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Airport expects savings to drop 50%

Laura Sturza

For the second consecutive year, the Burbank-Glendale-Pasadena

Airport Authority has dipped into its savings account to cover the

price of security changes and lost income as a result of the Sept. 11

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terrorist attacks.

Last week, the airport released a preliminary budget that shows it

plans to spend $4.5 million from reserve funds during the 2003-04

fiscal year. So far this year, the airport has spent $29 million from

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reserves to cover costs that include a $34-million security project.

The reserve fund, which was at $71 million at the end of fiscal

year 2001-02, will be at $38 million in 2003-04, Airport Authority

spokesman Victor Gill said.

“The public probably wont see a difference [to services] right

away,” Gill said. “But unless the pattern of deficit spending can be

ended, sooner or later the operation of the airport could not take

place at an optimal level.”

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Changes could include reducing the home-insulation program, which

buffers airport noise, postponing maintenance projects, and not

hiring additional staff, said Gill, who added there is not a risk of

the facility closing.

Despite the reduction in reserves, Burbank’s airport is better off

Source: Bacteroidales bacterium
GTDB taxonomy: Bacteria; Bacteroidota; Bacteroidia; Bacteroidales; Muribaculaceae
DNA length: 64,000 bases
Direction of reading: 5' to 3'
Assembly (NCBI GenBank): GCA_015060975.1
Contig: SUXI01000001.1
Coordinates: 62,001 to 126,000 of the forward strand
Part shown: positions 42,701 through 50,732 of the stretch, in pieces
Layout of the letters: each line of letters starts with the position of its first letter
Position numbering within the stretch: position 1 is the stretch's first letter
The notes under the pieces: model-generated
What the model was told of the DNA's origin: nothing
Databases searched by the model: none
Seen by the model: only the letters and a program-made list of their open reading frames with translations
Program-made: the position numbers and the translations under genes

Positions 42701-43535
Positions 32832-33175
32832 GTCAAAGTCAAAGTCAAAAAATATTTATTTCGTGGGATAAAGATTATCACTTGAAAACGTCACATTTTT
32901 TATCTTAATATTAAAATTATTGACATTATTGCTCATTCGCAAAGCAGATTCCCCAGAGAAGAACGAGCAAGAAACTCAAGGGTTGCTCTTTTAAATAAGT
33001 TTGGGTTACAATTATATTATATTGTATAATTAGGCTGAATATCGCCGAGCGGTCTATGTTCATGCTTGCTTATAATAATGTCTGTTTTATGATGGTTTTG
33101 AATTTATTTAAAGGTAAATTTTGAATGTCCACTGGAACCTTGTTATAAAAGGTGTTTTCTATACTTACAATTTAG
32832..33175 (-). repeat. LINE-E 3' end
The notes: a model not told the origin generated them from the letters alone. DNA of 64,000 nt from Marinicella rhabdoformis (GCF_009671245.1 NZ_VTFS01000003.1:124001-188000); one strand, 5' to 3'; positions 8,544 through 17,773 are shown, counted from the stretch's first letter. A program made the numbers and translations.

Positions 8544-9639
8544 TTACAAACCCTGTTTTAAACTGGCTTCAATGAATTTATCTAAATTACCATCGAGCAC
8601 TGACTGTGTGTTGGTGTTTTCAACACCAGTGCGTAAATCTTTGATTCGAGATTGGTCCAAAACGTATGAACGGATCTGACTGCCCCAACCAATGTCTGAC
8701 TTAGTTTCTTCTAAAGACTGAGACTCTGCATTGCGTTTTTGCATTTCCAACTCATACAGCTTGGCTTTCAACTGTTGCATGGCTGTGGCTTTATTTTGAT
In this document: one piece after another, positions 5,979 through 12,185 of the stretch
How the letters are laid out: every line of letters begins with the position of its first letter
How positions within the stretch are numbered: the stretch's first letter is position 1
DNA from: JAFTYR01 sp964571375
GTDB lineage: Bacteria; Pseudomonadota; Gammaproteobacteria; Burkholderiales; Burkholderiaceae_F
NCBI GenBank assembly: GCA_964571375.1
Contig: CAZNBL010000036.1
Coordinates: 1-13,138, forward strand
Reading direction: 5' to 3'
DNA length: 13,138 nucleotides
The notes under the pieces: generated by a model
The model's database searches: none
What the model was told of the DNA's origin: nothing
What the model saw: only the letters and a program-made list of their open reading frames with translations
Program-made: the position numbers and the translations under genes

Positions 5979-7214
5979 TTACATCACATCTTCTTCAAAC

financially than some airports nationwide, Airport Authority Vice

President Charlie Lombardo said.

“There are some airports that have no idea how they will pay for

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the [security] projects they have,” Lombardo said.

Along with the price of added security, the facility’s decreased

savings account means it will earn less interest. Coupled with lower

interest rates, the airport’s portfolio will bring in about $2

million in the coming year, down $1 million from the present fiscal

year, Gill said.

The facility also expects to lose $1 million in parking income --

from $11 million to $10 million -- because of competition from other

lots, including the new Star Park, Gill said. Annual parking income

prior to September 2001 was nearly $17 million.

On the plus side, passenger- facility fees are expected to

increase from $7.5 million to $10 million in the coming year because

the rate was increased from $3 to $4.50 per flight on April 1. The

fee helps pay for such projects as the noise- insulation program, and

also helps cover additional anticipated security needs, Gill said.

A final budget is expected to be released in May. Glendale Airport

Authority Commissioner Gerald Briggs stressed that the figures under

review are likely to be revised.


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